Defenses of female mucosal genital tract are largely under the influence of hormones and paracrine production of various cytokines. Vaginal environment undergoes overtime shifts in the representation and abundance of microbial key species that are influenced by factors that may include age, hormonal fluctuations, sexual activity, use of medication, and hygiene (12). The vagina is lined by stratified not keratinizing squamous epithelium, which is variable in thickness and structure depending on life stages. The vaginal epithelium consists of three cell layers: superficial, intermediate, and basal capable of storing glycogen under the influence of estrogen. In the pre-pubertal and the postmenopausal women, the epithelium is thin and characterized by a basal layer of cells and several layers of parabasal cells. This thin atrophic epithelium is susceptible to infection and frequently shows degenerative and inflammatory changes. Vaginal epithelium reflects the hormonal changes of the menstrual cycle with increased mitosis of the basal layers. Under the influence of estrogen in the proliferative phase of the cycle, the whole epithelium thickens and is multilayered. During the secretory phase of the cycle, the intermediate layers become thick and the cells stuffed with glycogen. Therefore, the glycogen content of the vaginal epithelium co-variates with estrogen levels. Breakdown of glycogen by resident healthy VM produces an acid pH in the vagina, which deters infections. Indeed, reproductive-age women carry Lactobacillus species (predominant lactic acid bacteria) and genera of Streptococcus and Atopobium, which conserved the ecological function of lactate production in the vaginal microbiome (127).
It is well demonstrated that fluctuations in the VM occur not only based on intercourse and infections but also during menstrual cycle. In general, high levels of estradiol may favor a lactobacilli-dominant environment, especially L. crispatus, L. gasseri, and/or L. jensenii (128), which can be underrepresented in low estrogen conditions such as the beginning of a menstrual cycle or in postmenopausal women. In one study, L. crispatus appears to decline during menses, while G. vaginalis increases along with L. iners and subsequently the concentration of both species decreases after menses (6). In other studies, L. crispatus has also been reported to decline 100-fold during menses, while the numbers of L. iners strongly increase (10, 11, 129).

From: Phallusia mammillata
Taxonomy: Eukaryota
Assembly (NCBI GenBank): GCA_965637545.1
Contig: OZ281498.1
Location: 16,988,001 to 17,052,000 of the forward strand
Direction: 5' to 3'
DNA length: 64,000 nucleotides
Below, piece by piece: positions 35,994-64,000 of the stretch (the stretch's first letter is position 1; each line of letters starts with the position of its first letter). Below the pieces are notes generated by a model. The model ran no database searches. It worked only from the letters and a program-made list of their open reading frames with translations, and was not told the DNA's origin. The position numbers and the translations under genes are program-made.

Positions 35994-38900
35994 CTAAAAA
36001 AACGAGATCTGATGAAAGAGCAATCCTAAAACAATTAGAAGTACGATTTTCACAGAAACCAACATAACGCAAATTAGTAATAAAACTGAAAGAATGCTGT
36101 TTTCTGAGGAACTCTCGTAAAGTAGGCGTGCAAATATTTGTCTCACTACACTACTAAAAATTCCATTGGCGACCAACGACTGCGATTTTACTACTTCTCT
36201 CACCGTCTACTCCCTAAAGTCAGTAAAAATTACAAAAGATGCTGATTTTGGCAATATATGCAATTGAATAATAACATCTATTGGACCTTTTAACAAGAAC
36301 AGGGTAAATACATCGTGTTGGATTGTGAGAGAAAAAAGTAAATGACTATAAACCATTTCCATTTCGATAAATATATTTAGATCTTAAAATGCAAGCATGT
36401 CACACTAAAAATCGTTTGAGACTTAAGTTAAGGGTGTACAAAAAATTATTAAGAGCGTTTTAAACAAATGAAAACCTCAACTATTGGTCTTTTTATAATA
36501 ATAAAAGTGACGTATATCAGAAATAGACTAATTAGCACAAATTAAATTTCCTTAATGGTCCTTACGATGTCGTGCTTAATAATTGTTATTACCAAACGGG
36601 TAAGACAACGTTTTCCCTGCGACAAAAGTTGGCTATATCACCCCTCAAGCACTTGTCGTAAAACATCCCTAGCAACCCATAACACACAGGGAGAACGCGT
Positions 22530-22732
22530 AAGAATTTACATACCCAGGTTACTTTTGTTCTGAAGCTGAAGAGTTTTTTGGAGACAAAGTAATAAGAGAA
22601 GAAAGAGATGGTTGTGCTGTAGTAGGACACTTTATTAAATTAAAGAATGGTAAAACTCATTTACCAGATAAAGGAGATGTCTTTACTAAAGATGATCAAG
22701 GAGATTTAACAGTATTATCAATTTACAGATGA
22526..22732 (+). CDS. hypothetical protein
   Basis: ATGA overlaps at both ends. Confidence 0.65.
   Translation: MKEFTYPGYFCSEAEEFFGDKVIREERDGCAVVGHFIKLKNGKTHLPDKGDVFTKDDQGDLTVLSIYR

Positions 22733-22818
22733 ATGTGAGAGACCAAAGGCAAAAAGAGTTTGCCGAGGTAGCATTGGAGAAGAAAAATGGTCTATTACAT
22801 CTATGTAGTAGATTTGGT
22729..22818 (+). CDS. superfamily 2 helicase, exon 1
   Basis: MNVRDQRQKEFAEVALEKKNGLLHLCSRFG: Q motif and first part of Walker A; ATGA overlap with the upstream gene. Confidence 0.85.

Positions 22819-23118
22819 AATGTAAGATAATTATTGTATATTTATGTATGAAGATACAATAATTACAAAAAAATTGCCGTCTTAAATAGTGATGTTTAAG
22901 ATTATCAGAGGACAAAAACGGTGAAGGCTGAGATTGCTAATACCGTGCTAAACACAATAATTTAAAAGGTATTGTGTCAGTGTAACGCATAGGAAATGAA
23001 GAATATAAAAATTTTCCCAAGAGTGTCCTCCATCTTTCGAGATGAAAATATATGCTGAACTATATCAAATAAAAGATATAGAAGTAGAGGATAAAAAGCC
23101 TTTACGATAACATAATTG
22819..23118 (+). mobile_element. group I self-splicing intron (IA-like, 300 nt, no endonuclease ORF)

Recently, cultivation-independent methods have highlighted the complexity and temporal variability of the VM (8, 130). In particular, Gajer et al. described temporal changes in the composition of VM in reproductive-age women within a 16-week period (129). In general, the highest variability of microbiota community was associated with menses. For example, a subject can show a community dominated by L. crispatus, which could be replaced by L. iners during menses or by Streptococcus spp. in a different subject. The same community could then revert to a community dominated by L. crispatus at the end of menses. Moreover, the results also showed how some bacterial communities changed greatly over short time periods, while others were more stable. Hormone levels were combined with diversity data showing that an increase in estradiol and progesterone corresponded to decreased microbial variability. Vaginal metabolome data added information about community function, which was maintained despite changes in its composition. Indeed, shifts in community composition involved only changes in the relative dominance of a little number of different bacteria that are able to produce lactic acid (129).
Interestingly, a recent study performed to investigate timing and sequence of changes that occur in the vaginal and vulvar microbiota during puberty showed that VM of perimenarcheal girls resembles those of reproductive-age women (131). In fact, L. crispatus, L. iners, L. gasseri, L. jensenii, and, in some subjects, Streptococcus spp. were dominant in the microbiota of girls before the onset of menarche in the early to middle stages of puberty. Further studies should be performed to increase knowledge about the link between estrogen, vaginal glycogen levels, lactic acid bacteria abundance, and vaginal pH.
Other important fluctuations in the vaginal microbiome are recorded during pregnancy. Aagaard et al. showed that microbiome was enriched in L. iners, L. crispatus, L. jensenii, and L. johnsonii (132). The increase in lactobacilli may be due to the increase in estrogen levels that occurs during pregnancy although further investigations are needed to better understand the relationship between specific species of Lactobacillus and estrogen levels. However, another study shows that L. crispatus and L. iners dominate the vaginal flora as pregnancy progresses and maternal age seems to be important for the dominance of L. crispatus or L. iners, with L. iners being dominant in older gravidae (133).